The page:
Two years. Still no answers.
The Office of the Inspector General began its investigation into the city's housing scandal in 2008, and city commissioner Dave Waddington's frustration boiled over this week about the lack of progress.
He begged somebody at city hall to give the commission a more regular update.
"It's been two years now, and it seems like nothing's happening," Waddington said. "This seems like it's taking longer than the Warren Report for Kennedy's assassination. It's just dragging on and on."
The scandal centered around the city's Community Housing Improvement Program, or CHIP. The program gives loans to low-income families to help repair their houses.
Between 2004 and 2006, mismanagement in CHIP led to at least 47 homeowners receiving shoddy repairs or no repairs at all to their homes. Some also received work they didn't need.
Last year, the city began repairing those homes, spending more than $1.19 million in state and federal grant money. State auditors approved of the city temporarily using the money for that purpose, city finance director Ed Widman said.
The city hopes its insurance company will pay for the losses, and officials plan to repay the grant programs with insurance money.
But Waddington wondered what will happen if the insurance company rejects the city's claim.
"I'm worried about having to pay back the money, possibly from the general fund," Waddington said. "We could end up on a bad street here."
Widman said the insurance company won't make a decision on the city's claim until the federal investigation concludes.
The Inspector General's office is a division of the United States Department of Housing and Urban Development, which administers the CHIP program.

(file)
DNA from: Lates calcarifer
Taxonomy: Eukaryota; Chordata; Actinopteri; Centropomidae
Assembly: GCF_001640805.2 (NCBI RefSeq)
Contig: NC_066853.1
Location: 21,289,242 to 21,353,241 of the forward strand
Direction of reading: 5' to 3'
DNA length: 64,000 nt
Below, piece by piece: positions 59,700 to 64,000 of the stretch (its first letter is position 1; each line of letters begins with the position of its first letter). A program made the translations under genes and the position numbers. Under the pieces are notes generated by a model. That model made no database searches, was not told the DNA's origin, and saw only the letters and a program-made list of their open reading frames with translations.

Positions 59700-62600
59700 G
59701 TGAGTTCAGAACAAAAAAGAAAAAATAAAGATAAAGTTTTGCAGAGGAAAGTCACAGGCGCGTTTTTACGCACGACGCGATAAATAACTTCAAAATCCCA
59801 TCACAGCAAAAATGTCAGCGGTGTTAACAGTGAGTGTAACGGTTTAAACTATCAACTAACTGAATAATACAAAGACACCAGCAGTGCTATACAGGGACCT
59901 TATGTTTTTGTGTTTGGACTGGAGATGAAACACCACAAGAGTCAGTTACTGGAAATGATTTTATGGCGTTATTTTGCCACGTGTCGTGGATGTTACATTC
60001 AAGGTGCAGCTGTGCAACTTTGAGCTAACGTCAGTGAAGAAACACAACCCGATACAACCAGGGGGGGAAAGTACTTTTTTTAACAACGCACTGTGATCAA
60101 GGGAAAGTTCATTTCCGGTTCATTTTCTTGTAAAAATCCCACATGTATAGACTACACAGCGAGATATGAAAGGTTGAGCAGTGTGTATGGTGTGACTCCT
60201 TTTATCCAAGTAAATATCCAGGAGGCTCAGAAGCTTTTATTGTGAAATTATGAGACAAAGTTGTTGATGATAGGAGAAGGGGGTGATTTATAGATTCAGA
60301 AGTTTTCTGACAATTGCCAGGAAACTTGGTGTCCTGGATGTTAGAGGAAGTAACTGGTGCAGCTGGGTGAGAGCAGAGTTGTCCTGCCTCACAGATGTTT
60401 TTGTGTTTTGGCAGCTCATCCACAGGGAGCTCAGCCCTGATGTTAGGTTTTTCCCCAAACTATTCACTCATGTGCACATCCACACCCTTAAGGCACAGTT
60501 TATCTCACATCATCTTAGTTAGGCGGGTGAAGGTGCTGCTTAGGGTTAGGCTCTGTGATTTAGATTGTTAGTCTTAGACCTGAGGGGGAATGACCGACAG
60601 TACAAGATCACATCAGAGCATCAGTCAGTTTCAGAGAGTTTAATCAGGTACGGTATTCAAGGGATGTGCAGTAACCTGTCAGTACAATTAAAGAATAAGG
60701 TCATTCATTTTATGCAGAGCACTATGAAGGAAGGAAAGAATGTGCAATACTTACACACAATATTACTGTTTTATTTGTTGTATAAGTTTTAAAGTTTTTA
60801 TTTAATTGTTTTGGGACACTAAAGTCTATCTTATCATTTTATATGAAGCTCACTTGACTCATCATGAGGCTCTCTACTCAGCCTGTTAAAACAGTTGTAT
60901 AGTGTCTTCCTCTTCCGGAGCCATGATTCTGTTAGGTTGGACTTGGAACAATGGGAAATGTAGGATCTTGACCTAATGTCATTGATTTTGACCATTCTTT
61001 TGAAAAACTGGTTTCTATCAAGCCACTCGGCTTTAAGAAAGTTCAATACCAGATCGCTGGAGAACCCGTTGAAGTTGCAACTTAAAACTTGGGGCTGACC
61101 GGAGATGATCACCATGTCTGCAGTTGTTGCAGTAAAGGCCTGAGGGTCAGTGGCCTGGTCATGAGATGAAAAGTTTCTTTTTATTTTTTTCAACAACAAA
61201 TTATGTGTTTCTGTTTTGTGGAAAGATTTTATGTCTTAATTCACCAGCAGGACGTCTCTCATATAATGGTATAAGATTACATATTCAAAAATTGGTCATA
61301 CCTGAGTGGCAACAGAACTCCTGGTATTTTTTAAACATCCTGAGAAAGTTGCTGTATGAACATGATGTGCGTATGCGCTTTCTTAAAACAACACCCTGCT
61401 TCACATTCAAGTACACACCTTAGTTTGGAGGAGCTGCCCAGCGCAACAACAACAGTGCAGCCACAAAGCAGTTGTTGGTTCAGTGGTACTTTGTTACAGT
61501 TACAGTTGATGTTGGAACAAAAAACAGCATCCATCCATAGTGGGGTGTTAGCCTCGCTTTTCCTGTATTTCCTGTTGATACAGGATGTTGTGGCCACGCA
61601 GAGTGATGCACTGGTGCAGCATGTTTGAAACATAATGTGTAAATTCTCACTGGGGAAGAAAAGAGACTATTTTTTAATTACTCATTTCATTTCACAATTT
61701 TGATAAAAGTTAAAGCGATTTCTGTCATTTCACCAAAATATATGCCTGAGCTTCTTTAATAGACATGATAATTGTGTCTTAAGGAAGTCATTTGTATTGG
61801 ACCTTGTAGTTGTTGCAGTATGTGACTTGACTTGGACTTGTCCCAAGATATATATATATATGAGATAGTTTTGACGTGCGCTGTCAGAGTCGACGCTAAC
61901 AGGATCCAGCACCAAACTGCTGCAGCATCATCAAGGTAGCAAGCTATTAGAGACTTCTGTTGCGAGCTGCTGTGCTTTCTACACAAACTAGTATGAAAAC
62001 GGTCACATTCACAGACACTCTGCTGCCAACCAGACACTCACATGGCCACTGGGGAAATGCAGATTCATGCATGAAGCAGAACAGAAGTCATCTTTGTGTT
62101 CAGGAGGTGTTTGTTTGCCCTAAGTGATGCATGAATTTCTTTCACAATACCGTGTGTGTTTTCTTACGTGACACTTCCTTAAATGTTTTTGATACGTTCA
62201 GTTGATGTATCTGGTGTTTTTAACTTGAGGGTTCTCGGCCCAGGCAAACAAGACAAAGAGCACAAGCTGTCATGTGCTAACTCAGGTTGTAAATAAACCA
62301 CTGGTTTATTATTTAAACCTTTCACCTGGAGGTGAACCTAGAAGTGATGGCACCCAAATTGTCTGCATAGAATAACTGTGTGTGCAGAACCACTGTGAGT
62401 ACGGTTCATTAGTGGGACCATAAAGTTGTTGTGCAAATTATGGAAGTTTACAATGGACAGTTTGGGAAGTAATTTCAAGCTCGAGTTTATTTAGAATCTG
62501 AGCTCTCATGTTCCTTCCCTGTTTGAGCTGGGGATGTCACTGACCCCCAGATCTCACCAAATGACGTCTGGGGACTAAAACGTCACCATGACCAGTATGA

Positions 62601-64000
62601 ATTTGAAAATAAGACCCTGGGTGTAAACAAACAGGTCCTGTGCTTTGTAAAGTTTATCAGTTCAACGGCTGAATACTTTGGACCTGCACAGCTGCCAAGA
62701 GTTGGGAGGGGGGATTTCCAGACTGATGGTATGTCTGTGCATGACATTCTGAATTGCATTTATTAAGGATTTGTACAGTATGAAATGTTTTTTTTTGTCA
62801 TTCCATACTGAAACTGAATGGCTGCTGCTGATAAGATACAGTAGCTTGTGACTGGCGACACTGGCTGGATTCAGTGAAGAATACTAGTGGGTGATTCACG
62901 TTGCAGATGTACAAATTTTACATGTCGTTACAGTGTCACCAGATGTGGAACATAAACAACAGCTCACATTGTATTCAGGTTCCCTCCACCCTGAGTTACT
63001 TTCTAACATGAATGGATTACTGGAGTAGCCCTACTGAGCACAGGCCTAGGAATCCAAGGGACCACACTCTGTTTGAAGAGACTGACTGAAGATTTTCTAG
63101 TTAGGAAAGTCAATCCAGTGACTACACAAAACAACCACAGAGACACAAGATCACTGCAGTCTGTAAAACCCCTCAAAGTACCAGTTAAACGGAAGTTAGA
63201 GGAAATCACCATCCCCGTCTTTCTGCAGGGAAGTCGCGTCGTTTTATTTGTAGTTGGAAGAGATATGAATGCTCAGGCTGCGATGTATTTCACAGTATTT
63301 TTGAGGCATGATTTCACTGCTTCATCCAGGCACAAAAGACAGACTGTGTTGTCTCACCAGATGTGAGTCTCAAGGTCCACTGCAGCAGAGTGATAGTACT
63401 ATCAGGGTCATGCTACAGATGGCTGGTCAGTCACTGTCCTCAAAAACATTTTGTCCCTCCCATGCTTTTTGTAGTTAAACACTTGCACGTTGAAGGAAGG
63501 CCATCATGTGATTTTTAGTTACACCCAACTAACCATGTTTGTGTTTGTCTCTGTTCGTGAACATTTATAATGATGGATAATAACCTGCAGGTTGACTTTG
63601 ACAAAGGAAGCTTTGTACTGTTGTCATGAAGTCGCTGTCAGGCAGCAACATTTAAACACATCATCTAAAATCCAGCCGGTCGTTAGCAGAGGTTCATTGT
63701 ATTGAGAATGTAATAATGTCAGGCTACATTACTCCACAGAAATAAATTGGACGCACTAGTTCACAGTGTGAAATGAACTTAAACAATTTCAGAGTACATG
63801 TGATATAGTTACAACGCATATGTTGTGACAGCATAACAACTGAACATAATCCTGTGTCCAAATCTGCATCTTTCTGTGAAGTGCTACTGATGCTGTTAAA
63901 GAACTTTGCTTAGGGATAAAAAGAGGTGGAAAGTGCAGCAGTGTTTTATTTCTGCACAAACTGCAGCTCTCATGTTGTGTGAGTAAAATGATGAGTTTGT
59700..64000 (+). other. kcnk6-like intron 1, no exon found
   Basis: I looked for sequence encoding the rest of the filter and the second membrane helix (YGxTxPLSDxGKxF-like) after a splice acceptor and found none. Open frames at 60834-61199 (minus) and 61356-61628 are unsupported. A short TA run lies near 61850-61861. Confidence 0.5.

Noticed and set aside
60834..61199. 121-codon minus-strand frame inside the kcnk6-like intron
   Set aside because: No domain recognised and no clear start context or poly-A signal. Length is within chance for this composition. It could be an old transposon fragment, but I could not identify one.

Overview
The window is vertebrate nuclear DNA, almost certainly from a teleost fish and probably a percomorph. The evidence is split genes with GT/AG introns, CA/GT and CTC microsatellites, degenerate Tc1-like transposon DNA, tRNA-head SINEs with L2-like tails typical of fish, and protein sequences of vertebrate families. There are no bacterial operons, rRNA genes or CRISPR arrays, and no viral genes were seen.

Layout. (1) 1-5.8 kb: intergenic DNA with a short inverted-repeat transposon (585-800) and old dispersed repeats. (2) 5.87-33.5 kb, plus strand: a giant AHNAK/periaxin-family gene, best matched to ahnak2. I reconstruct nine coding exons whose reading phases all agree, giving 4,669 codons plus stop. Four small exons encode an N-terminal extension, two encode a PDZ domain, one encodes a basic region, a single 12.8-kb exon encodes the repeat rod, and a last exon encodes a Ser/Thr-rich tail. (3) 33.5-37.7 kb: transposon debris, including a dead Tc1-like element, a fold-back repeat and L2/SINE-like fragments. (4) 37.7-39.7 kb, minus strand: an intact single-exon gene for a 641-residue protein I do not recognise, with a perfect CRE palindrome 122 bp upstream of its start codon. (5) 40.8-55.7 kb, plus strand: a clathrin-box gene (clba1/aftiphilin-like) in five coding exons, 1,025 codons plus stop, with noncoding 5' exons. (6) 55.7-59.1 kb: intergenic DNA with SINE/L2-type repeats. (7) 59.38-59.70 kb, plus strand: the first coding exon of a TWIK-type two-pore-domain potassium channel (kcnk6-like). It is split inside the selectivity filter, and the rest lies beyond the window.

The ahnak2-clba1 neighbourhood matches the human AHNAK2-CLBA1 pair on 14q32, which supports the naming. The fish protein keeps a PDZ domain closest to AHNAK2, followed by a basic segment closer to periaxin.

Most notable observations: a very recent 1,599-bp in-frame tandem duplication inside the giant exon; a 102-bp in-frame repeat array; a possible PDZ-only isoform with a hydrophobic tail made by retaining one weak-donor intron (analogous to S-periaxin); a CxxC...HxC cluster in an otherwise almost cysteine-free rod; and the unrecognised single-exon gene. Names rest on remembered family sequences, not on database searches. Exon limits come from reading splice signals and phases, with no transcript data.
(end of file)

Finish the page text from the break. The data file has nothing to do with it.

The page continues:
Interim city manager Don Icsman contacted the Inspector General's office this week and confirmed the investigation is still ongoing.
He said he shares Waddington's frustration, but the city wouldn't have the time or money to conduct such a large-scale investigation.
Though he'd like the investigation to go faster, he said the city welcomes the free help, which could aid their insurance claim.
Widman said if the insurance company rejects the city's claim, the city wouldn't necessarily have to take $1.19 million immediately from its general fund, which equates to about half of the city's cash reserves.
He said Sandusky could borrow the money and pay it back over a long period of time. It did that following a lawsuit in the 1990s that involved the Milan Road overpass, in which the city was found liable, he said.
Icsman said the city may not have to repay the money at all.
He said the city commission chose to do the "right thing" and repair most of the damaged homes. Because of that, and regardless of what the insurance company decides, Icsman said he hopes the federal and state government will recognize the city's commitment to fixing the situation. He said he hopes the government won't force the city to repay the grant programs.